Paul Waplington

Paul Waplington trained in Nottingham as a lace designer - a highly sophisticated trade – but he soon became inhibited by flat patterning, and wanted to work on three-dimensional subjects.  He began drawing and painting his neighbourhood, the redbrick terraced streets and high-windowed factories and the people who lived and worked in them.  Uninterested in the aspirations of modern artists, just as they showed no interest in him, he evolved a beautifully rhythmic, gutsy style to capture the liveliness of the scenes around him. His art has a political dimension in that, unusually in visual art, it is in praise of ordinary working life, but it doesn’t have an agenda beyond that and never stoops to the  demeaning formalism of social realism, which he abhors.

When the lace business in Nottingham collapsed, Paul, still designing for the trade in Italy and Spain, moved to northern Portugal.  He bought and restored a ruined smallholding, learnt Portuguese, married and settled down.  Then, gradually, he started to draw and paint again, not streets but terraced fields, and the farmers who lived and worked on them. All his former, beautiful sense of rhythm came back to express his admiration for peasant architecture, his love of the ancient Barrosã breed of cattle and, above all, his feeling for the people who have for centuries eked out a tough existence in these granite hills.  His art is not a sentimental return to nature, but an unblinkered, realistic, heartfelt response to a hard but rich way of life that is rapidly being lost.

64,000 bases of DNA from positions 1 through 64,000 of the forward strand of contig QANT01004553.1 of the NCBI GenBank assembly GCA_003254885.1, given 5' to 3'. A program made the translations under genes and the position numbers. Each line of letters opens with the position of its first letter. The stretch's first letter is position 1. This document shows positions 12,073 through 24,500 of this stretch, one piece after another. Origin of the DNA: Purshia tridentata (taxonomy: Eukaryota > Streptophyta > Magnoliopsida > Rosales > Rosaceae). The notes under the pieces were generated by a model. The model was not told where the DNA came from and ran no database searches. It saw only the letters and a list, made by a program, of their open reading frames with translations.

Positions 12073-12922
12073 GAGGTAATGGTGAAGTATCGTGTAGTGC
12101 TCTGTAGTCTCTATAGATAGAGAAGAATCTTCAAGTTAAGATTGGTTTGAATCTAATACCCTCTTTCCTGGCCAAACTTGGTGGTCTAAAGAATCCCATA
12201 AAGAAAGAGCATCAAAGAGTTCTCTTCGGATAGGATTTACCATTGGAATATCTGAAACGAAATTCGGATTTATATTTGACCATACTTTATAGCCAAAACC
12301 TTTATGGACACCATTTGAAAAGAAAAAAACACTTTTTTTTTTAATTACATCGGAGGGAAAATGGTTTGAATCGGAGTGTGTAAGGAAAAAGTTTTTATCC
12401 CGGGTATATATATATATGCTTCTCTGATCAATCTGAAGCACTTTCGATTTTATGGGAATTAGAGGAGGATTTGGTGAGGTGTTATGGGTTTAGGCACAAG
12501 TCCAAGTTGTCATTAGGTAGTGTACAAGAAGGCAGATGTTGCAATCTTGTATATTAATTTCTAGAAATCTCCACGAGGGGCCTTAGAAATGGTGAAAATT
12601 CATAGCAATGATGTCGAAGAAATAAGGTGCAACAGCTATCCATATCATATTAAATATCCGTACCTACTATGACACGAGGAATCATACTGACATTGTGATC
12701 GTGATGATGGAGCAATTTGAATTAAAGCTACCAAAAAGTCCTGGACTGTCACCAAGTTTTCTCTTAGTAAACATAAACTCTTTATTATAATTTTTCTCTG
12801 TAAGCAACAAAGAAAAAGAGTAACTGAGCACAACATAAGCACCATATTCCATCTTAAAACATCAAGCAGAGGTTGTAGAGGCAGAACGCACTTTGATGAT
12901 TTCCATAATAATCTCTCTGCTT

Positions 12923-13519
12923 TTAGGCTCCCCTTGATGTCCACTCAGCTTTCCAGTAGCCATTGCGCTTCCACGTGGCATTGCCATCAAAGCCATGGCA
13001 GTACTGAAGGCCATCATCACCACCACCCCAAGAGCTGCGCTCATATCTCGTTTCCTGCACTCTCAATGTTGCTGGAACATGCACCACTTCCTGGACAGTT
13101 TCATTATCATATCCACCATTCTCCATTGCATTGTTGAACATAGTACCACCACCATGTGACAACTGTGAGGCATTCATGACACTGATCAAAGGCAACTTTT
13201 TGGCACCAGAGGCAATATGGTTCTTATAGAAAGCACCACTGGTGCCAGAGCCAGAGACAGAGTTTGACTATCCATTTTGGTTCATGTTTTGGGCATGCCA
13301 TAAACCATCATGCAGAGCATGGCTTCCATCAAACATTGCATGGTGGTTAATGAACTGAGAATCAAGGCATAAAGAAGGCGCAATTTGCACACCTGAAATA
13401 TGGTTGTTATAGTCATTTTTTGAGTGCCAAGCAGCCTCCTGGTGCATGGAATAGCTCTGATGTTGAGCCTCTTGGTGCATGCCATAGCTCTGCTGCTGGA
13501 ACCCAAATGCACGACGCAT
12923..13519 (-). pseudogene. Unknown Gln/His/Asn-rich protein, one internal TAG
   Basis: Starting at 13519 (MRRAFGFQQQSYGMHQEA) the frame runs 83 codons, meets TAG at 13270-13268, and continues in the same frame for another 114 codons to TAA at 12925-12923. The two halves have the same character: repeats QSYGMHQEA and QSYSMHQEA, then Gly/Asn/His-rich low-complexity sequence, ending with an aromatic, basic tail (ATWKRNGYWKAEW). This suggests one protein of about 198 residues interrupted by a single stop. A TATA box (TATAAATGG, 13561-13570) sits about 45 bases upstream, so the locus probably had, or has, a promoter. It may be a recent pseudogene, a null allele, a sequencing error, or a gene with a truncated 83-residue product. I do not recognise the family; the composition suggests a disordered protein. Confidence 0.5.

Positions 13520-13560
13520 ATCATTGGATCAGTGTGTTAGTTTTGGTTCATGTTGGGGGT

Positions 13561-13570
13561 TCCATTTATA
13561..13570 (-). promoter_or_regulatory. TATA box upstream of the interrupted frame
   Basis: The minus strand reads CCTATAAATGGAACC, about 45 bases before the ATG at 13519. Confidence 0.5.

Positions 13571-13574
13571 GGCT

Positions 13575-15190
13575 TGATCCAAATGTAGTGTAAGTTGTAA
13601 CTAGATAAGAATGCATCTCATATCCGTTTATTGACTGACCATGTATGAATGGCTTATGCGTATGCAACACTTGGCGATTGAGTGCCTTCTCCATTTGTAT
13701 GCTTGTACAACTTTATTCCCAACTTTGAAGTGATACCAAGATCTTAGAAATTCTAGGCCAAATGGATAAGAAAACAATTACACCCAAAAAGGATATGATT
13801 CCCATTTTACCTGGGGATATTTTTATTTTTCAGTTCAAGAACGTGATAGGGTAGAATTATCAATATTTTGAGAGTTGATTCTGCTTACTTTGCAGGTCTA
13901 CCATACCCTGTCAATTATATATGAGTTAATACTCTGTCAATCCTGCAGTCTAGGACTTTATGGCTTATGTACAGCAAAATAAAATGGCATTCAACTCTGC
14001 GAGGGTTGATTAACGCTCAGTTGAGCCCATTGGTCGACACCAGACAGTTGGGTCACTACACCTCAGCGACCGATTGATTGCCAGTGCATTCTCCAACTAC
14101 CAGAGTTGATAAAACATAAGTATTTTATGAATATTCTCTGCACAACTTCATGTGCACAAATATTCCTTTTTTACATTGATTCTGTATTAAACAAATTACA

Viuva de Panque – Sra Torres (Widow from Panque) 
acrylic on canvas  60 x 40 cm
Private Collection

Alfreton Road  1979
acrylic on canvas  120 x 120 cm
South Bank Centre (Previously Arts Council Collection) London

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